Squashed in between the giants of France and Spain, Andorra may be small (the 17th smallest country in the world, in fact), but that doesn’t mean you won’t find plenty to do here. Here’s our list of the top 20 must-visit attractions in Andorra, from museums and ski resorts to shopping complexes, churches and spas.
Soldeu Ski Resort
One of Andorra’s best and most upmarket ski resorts is Soldeu, set on a steep slope and overlooking a wide valley. The resort features 200 km (124.27 mi) of pisted slopes, consisting of a good number of blue and green slopes for beginners, as well as more challenging red and black runs for advanced skiers, and even snow gardens for the kids. The resort is also home to the Sport Wellness Spa for relaxing the muscles after a day on the slopes.
The largest ski area in the Pyrenees is the Grandvalira Ski Area, home to 210 km (130.5 mi) of slopes, as well as ski schools, over 40 restaurants and cafés and even kindergartens. Partly covered by artificial snow, it has almost guaranteed ski conditions and is actually the only place where Alpine winter sports competitions can be held within the Pyrenees.
Vallnord Ski Area is located in the northernmost valley of Andorra and consists of the three ski resorts of Arcalis, Arinsal and Pal. Arcalis has a total of 25 ski runs – mostly blue, green and red – so it’s perfect for beginner or intermediate skiers. Meanwhile, Arinsal and Pal have 63 km (40 mi) of slopes, with plenty of red and black runs ideal for more advance skiers. The area is also home to three ski schools, with over 250 ski instructors in total.
One of Andorra’s newest museums is the Carmen Thyssen, part of the Carmen Thyssen collection of art, which also has branches in Madrid and Malaga. Having only opened in March 2017, this is a chance to see amazing works by some of the world’s top artists, from William Turner to Wassily Kandinsky.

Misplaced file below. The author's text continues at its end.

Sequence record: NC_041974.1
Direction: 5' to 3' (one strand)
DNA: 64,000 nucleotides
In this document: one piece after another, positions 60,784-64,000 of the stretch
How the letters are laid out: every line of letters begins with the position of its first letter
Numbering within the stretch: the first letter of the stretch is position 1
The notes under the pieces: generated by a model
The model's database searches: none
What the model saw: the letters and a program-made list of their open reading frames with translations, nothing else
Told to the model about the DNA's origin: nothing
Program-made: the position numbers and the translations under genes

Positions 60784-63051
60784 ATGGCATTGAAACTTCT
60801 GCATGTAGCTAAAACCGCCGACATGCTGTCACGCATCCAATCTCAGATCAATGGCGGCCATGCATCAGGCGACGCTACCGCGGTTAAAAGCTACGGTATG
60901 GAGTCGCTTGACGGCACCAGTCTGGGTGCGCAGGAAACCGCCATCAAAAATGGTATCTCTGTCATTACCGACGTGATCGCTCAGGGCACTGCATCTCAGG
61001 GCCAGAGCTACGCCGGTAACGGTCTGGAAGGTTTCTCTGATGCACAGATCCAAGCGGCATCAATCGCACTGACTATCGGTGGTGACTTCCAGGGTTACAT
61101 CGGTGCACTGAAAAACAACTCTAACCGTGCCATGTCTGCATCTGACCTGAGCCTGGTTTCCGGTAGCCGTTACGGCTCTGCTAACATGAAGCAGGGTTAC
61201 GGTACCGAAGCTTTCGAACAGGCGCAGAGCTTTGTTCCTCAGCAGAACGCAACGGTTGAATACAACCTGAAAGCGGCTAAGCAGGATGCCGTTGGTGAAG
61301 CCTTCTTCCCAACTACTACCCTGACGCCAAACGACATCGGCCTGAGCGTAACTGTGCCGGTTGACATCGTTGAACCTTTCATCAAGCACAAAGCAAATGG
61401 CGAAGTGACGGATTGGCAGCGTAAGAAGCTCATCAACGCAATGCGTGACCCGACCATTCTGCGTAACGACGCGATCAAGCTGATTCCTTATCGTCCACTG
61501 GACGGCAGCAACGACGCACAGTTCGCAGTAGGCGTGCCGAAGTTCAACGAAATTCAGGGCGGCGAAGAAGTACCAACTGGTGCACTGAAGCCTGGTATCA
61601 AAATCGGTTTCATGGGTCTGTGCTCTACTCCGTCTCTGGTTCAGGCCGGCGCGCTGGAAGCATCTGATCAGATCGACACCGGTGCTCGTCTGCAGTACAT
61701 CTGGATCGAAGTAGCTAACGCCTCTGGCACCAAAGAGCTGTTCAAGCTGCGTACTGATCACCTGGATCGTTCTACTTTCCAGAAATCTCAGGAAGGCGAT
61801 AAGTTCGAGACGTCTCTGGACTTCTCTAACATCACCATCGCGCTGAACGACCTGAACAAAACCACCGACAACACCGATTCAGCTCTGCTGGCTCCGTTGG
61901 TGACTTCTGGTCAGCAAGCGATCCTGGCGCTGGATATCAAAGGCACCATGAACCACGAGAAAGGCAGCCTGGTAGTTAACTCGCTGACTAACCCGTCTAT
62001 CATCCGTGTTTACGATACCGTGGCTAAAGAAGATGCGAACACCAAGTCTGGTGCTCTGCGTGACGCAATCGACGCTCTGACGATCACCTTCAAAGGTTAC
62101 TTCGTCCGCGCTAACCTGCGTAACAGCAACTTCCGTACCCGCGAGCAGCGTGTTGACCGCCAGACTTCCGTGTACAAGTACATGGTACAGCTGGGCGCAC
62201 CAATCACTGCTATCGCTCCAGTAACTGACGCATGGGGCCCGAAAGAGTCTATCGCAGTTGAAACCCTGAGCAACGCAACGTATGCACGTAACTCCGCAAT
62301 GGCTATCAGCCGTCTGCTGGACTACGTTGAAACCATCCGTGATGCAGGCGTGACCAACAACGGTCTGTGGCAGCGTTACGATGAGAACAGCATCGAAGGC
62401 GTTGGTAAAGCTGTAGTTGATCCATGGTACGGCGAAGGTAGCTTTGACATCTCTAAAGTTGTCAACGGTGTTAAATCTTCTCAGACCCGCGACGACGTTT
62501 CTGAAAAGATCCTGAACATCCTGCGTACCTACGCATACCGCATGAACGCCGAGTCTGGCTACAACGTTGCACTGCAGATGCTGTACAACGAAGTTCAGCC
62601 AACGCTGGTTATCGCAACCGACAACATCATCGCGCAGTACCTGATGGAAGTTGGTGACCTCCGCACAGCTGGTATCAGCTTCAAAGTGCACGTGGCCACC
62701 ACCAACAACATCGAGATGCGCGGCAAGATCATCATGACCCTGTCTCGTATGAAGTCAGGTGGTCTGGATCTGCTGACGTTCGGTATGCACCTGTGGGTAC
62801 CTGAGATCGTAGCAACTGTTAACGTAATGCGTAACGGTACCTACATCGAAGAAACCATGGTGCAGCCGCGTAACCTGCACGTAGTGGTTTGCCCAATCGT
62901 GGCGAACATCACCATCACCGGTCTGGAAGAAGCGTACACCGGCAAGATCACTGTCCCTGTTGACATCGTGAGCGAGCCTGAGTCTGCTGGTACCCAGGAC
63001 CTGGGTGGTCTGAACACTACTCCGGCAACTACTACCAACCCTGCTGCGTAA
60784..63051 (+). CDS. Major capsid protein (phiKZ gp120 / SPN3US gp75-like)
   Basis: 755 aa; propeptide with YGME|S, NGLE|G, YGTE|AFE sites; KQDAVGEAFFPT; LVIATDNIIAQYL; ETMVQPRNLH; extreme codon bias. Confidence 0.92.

Fans of motor sports and Formula One will love the World Champions Museum by 99, where they can see a range of items from the private collection of racing driver Jorge Lorenzo. Among the various pieces of racing memorabilia are objects belonging to some of the most famous racing drivers, such as Michael Schumacher and Lewis Hamilton.
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One of the most important monuments in Andorra, Casa de la Vall, located in the capital of Andorra la Vella, was built in the 16th century for the Busquets family. From 1702 to 2011, it served as the seat of the Andorran parliament, makes it the seat of the oldest and most continuous parliament in Europe. Inside, visitors can see the assembly room, meeting rooms and even the criminal court.
Casa d’Areny-Plandolit is Andorra’s only example of a stately or noble home. It was originally built in the 12th century for the family of Don Guillem d’Areny-Plandolit, a wealthy Andorran and prominent figure in the country’s history. Today, visitors can tour the property to see luxury items and pieces of furniture which once belonged to the family.
Casa Cristo, home to the country’s Ethnographic Museum, is a traditional old Andorran home in the village of Encamp. It was inhabited by labourers up until the 1940s and has been set up to show visitors how it looked during the 19th century and how local Andorrans lived at the time.
One of the most unique museums in Andorra is the Perfume Museum (Museu del Perfum), where visits can enjoy a whole sensory experience. Hundreds of types of perfume are on display here as well as audiovisual exhibits and a detailed history of perfume through the ages. One of the best parts of the museum is the Olfactory Room, where visitors can even create their own perfume by mixing different scents.